This Kidding review contains spoilers.
Kidding Episode 7
If Kintsugi is repairing broken pottery with powdered gold, then we need to create a word for the way that Jeff’s broken psyche has been haphazardly assembled, barely being held in shape by flimsy masking tape. For a minute, it looked like maybe the broken pieces had been fused back together; sure, the material on Mr. Pickles’ Puppet Time may be getting increasingly bizarre for a children’s show, but Jeff seemed content with the metamorphosis, bonding with Will, taking the constraints of his current arrangement with Jill in stride, and bravely jumping in feet first with Vivian. Maybe Seb’s concerns about the direction of the show were still valid, but at least Jeff seemed happy.
The good spirits looked like they’d only continue after Vivian was giving a positive diagnosis, being informed that her cancer had gone into remission. Now the impending doom waiting for him with Vivian looked to be erased and the two could continue their blossoming connection. But the speed in which they were rushing through their relationship due to Vivian’s cancer outlook ended up backfiring, allowing Vivian to see that Jeff only made sense as a part of her life when she believed that she wouldn’t be getting better. With the whole world now in front of her, Vivian tells Jeff that her future plans don’t involve him and that he has to be left behind with that trying time in Vivian’s life.
The fact that Jeff has to hear about all of this in front of his whole family at Thanksgiving dinner is brutal, but in typical Jeff fashion, he takes the moment on the chin and tries to frame it as a positive thing, like he’s happy for Vivian. The crushing feeling is only alleviated by the entire extended Pickles clan screaming “Fuck you!” at Vivian until she leaves. Kidding always does a great job of undercutting its most devastating beats with something absurd or silly, and this may be the best example yet. At the episode close, Jeff finally lets the darkness enfold him and he has a violent outburst, destroying Seb’s office. In the past, Jeff blowing of steam like this seemed productive, but here, it’s like he’s reached the rock bottom we all assumed he’d hit if Vivian would have passed.
Jeff’s material this week was only the second most interesting thing happening on Kidding. Finally, Dierdre is given the screen time she deserves. Her and Scott appear to be on the mend, even if they skirt around their issues instead of tackling them head on. They hilariously use the coded language of piano and clarinet to discuss Scott’s infidelity and for him to assure Dierdre that his exploration of his sexuality was only a phase and that it won’t happen again. They get on a good foot just in time for the new Pickles-san, the Japanese version of Mr. Pickles, to come stay as a houseguest in order to study Jeff and his show.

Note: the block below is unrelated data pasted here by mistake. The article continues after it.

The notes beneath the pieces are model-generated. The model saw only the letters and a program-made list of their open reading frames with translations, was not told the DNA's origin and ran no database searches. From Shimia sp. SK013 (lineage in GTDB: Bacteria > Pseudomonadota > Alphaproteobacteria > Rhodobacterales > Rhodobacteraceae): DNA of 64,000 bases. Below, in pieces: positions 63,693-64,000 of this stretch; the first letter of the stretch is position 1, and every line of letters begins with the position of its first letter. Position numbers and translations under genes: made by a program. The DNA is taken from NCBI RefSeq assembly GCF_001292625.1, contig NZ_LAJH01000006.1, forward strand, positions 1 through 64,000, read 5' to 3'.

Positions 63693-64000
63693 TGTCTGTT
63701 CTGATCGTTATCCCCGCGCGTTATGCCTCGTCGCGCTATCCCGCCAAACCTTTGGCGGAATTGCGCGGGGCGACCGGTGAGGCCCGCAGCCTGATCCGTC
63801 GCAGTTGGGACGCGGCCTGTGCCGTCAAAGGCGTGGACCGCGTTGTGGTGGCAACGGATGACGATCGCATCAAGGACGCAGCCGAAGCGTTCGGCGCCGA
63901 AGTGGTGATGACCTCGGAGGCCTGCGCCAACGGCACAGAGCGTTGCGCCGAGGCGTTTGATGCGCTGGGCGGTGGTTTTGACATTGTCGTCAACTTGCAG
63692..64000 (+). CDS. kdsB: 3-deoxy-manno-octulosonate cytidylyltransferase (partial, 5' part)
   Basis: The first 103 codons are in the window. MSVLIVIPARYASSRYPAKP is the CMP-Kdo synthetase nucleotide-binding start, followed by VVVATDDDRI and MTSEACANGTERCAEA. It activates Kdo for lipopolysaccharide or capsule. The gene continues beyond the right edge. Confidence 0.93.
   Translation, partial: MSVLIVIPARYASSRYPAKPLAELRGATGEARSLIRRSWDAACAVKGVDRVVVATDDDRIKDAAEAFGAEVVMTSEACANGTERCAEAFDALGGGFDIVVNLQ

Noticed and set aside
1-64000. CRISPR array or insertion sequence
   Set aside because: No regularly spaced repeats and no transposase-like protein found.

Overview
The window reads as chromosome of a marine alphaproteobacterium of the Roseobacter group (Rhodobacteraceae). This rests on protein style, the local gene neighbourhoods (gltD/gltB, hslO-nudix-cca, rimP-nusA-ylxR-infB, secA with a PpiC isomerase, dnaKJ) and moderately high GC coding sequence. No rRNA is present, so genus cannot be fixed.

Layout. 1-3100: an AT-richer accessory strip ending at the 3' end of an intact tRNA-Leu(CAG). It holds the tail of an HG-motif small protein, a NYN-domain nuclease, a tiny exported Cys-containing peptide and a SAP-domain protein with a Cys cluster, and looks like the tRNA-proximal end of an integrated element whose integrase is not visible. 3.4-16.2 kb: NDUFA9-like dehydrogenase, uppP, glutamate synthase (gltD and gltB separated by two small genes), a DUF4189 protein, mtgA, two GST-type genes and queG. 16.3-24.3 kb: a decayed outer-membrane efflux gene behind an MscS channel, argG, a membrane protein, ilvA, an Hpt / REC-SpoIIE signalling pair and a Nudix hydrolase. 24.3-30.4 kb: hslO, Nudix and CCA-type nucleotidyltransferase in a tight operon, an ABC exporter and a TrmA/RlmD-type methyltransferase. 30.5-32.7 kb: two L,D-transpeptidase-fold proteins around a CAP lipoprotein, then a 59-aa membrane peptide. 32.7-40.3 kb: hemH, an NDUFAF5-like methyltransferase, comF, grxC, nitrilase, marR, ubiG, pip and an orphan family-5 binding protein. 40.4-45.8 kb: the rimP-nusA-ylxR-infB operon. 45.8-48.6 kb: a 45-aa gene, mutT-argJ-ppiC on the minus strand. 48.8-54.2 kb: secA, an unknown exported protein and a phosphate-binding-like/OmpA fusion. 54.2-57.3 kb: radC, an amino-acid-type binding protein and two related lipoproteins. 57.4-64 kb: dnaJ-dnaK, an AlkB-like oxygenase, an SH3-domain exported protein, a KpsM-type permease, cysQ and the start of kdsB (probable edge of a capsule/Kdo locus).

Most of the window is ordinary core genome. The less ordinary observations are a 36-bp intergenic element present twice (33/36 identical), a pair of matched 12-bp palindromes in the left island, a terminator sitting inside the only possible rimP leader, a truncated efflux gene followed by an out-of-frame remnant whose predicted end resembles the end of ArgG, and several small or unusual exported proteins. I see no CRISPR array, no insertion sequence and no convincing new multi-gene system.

Pickles-san is the perfect encapsulation of Kidding’s strange world and off-beat sense of humor. He claims to not be able to speak English well, however, when he’s using a puppet, he can speak English fluently. Using puppets, Deirdre is finally able to open up to Pickles-san. She talks about how she only exists through other people, which in a way works to address and erase the criticism of her character not having a life of her own so far. She also details how she doesn’t know how to want things for herself, and how she’s struggling in a family that only knows how to love her from afar. The heart to heart endears Pickles-san to Deirdre, but when she goes to act on her feelings late one evening, Pickles-san stops her with a puppet show parable about why she shouldn’t give in to feelings of infidelity. The whole scene would be sweet if Pickles-san wasn’t moving one of the puppets with his penis, which Scott walks in to see exclaiming “What the actual fuck!” Another classic Kidding undercut.
Even though “Kintsugi” starts off in a way that makes it seem that all of our characters are getting to a better place, the episode ends with things feeling more unstable than ever. It will likely come to a head when Jeff has to appear on live TV for the NYC Christmas Tree lighting. Surely Jeff’s talk about Native American genocide, depression, food deserts, and Marxism will lead to Seb doing everything in his power to keep Jeff off of TV, but in the state that Jeff is in now, I don’t think there’s much at this point that could stop him.
Nick Harley is a tortured Cleveland sports fan, thinks Douglas Sirk would have made a killer Batman movie, Spider-Man should be a big-budget HBO series, and Wes Anderson and Paul Thomas Anderson should direct a script written by one another. For more thoughts like these, read Nick’s work here at Den of Geek or follow him on Twitter.
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